This week’s Homes and Property reports that an increasing number of developments in London are being registered for the Government’s Help to Buy initiative.

It’s just over a month since the Government increased the upper limit on this equity loan scheme from 20% to 40% for all London boroughs, and an increasing number of homes are being registered for the scheme, as developers face an uncertain market.

The new rules make it possible to buy a new build property for up to £600,000 with a minimum deposit of 5%, a Government equity loan of up to 40%, and a mortgage of 55%. No fees are charged on the loan for the first five years of owning the property.

The scheme is open to home movers as well as first time buyers, although the property you are buying must be the only property you own at the time of purchase, and homes can’t subsequently be sublet.

Martin Fillery, director and Head of Shared Ownership at Currell, believes the Government is putting pressure on developers to offer London Help to Buy more widely as it tries to increase the amount of affordable housing in the capital.

“If they have seen any sort of slowdown in their sales rates it is a great way to open things up to a different audience,” he says.

Developers appear to be overcoming their fear that registering eligible units for Help to Buy could detract either from the appeal of a scheme or from the more expensive units within a development.

Head of New Homes Adrian Plant welcomes the increase in the equity limit, saying,

“At Currell we encourage developers to register for Help to Buy, as this offers many buyers a route to purchase which would otherwise not be possible”

With the triggering of Article 50 looming there is an increasing awareness that the market may lack direction for some time. Affordability remains a pressing issue, and registering properties for Help to Buy optimises both the appeal and the number of potential buyers, so is an obvious choice for eligible properties.

Downsizer scheme, Quadra

Quadra, is a new Hackney development designed solely for the downsizer market over the age of 55

Currell are delighted to announce that we have been appointed as sole agent to sell Quadra – a unique, age-exclusive downsizer development in Hackney. The project is a joint venture between Hanover Housing Association and award-winning housebuilder Hill.

Comprising a collection of 29 spacious one and two bedroom apartments overlooking London Fields, Quadra is designed for over 55s who want to enjoy all that this vibrant and sought after pocket of east London has to offer. Carefully arranged around a landscaped courtyard, the architecturally striking development comprises two blocks, designed so that most lounge and dining areas have a view of the park.

Benjamin Hobart, Associate Director of New Homes, comments: “This is a highly unique project that Currell had been following closely for a number of years – and we are looking forward to the launch. This is a prime example of a meticulously planned development, which will give purchasers the opportunity to have one of east London’s most iconic open spaces on their doorstep and in many cases, visible from their own living rooms.”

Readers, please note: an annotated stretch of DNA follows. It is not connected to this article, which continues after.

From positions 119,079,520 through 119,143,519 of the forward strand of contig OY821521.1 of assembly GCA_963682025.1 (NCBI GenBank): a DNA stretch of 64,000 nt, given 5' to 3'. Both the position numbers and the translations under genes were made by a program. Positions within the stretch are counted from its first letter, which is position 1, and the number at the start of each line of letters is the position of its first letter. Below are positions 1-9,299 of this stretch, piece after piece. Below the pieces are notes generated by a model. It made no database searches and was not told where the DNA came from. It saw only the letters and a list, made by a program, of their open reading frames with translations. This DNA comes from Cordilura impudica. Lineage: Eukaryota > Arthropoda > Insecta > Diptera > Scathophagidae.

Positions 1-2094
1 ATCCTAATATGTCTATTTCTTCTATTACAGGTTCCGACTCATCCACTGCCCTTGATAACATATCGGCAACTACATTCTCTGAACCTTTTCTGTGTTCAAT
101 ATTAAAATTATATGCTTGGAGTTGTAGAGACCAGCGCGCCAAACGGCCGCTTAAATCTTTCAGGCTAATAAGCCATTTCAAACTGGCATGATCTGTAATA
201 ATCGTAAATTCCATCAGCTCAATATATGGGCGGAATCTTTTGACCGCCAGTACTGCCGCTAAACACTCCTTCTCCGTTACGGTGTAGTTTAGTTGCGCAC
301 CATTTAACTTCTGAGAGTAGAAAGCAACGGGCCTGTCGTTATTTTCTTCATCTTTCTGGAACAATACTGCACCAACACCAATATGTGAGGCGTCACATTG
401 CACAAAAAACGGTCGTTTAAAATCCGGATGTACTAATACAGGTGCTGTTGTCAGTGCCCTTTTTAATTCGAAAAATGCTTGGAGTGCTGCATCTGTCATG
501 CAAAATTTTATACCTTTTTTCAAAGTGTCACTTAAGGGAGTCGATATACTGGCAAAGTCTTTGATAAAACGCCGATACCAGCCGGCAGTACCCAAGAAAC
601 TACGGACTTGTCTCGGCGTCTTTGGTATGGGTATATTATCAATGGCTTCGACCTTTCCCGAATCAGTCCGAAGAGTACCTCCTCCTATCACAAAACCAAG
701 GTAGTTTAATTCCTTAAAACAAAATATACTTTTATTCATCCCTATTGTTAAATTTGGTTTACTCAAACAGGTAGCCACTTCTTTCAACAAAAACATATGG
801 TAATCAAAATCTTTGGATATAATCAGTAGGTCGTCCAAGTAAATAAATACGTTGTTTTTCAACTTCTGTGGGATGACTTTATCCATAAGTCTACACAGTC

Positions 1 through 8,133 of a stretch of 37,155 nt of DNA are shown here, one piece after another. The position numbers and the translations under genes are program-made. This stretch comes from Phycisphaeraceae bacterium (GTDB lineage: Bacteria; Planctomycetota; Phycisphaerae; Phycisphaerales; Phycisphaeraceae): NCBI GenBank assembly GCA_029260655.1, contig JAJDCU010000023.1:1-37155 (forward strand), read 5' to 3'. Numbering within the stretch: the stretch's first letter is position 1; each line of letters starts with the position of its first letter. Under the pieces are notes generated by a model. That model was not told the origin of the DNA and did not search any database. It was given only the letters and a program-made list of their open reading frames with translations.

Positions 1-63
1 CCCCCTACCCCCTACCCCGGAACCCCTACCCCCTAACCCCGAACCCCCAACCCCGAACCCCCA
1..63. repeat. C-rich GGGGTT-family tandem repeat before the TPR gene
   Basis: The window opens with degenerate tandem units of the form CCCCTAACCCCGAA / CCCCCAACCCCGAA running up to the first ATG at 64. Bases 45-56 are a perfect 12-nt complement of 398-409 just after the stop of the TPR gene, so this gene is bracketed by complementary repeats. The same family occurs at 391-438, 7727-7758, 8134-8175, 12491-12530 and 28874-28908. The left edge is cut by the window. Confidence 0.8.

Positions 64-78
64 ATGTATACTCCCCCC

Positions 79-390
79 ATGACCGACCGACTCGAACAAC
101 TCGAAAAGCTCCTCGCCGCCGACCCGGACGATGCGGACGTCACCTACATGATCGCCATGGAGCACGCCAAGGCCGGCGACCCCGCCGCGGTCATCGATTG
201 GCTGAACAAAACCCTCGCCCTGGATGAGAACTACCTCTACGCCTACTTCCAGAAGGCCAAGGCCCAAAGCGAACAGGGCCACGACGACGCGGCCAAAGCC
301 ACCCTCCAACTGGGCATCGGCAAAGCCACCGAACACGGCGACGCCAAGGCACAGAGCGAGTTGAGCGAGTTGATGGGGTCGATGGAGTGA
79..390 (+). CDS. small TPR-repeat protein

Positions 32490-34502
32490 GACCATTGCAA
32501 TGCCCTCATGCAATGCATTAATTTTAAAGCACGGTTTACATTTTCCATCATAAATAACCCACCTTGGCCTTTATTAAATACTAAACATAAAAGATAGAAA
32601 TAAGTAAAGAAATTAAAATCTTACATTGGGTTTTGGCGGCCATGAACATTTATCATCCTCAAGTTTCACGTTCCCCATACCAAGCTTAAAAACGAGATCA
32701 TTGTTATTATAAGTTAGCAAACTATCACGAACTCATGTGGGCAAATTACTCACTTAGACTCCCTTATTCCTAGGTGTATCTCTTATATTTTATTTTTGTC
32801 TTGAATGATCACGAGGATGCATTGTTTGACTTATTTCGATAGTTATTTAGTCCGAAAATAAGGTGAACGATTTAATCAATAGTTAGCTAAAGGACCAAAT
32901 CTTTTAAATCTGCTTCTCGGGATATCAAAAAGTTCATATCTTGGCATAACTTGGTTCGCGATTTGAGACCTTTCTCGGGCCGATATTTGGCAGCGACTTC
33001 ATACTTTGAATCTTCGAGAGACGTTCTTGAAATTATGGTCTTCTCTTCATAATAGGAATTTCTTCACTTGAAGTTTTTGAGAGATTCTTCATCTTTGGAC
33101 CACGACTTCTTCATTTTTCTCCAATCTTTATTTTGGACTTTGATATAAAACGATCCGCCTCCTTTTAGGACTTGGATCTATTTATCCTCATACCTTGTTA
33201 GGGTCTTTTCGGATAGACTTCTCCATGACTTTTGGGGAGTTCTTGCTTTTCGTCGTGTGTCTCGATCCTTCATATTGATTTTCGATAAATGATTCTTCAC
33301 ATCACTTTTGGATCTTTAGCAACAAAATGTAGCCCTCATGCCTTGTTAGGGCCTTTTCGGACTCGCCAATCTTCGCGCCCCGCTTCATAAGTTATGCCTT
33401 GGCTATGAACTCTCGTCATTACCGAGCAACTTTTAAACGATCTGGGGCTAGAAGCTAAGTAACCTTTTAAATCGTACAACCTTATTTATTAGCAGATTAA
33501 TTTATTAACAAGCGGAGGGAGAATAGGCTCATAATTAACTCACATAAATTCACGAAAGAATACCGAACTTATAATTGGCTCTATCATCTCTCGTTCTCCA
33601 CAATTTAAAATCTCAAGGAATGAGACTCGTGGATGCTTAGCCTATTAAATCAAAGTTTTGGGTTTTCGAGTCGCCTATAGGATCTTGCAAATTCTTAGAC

Claire Anderson, Deputy Director of Development at Hanover, adds: “Quadra is the latest offering in our Downsizer Homes portfolio, creating a truly appealing, age exclusive development. We are delighted to be working with Currell as they have a wealth of knowledge and expertise in the Hackney area that will bring the creativity and experience needed to market this exclusive new development.”

Sales will officially launch in Q2, with prices to be confirmed.

Visit www.currell.com/new-homes for more information.

Make the ultimate romantic gesture and find the perfect love nest to share with your partner this Valentine’s Day. These small but perfectly formed properties are the perfect place to make a home together. Some even have an extra bedroom (just in case).

Clerkenwell

Wyclif Court

St John Street, EC1V, £435 per week (tenant fees apply)

This beautifully refurbished, one double bedroom apartment sits in the heart of Clerkenwell, close to Farringdon and Angel. The apartment features wood flooring throughout, has an open plan layout and is positioned on the fifth floor of the Wyclif Court development. The charming Exmouth Market, with its array of bars and restaurants, is just a short walk away. Date nights are all sorted.

Hackney

Gosse Court

Downham Road, N1, £525,000 Leasehold

Located on Kingsland Basin, close to Haggerston overground, this one double bedroom apartment is within a popular and secure block. The apartment has spectacular views over the Kingsland Basin and London skyline, which can be enjoyed from the south facing winter garden and balcony. A perfect setting for a romantic meal for two. Other perks include a communal roof terrace and bike storage.

Enfield Road

Enfield Road, N1 £565,000 Leasehold

This gated development is perfect for those who want their conveniences close at hand, with an on-site gym and concierge. Located on the first floor, the apartment has two double bedrooms (one en-suite) and bright, modern living space. Enfield Road is close to Haggerston station and a short stroll from Regent’s Canal. It’s also got growing room…just in case.

Shoreditch

Weymouth Court

Weymouth Terrace, E2 £450,000 Leasehold

A two bedroom, second floor ex-local authority apartment positioned within easy reach of buzzing areas such as Hoxton, Shoreditch and Hackney. The apartment has been refurbished to a high standard with high quality wooden flooring and underfloor heating keeping you cosy on the long winter nights. Both bedrooms are well-sized doubles and the living space has a south facing balcony. The nearby Columbia Road market is the perfect spot for a romantic Sunday stroll.

Islington

Mortimer Road

Mortimer Road, N1 £525,000 Leasehold

A charming one bedroom apartment set on the raised ground floor of a converted Victorian house in the heart of De Beauvoir. The property comprises a wonderful reception room with an impressive floor to ceiling window, separate kitchen and bathroom. The well proportioned double bedroom is situated to the rear of the property, providing some the perfect spot for a peaceful escape from city life.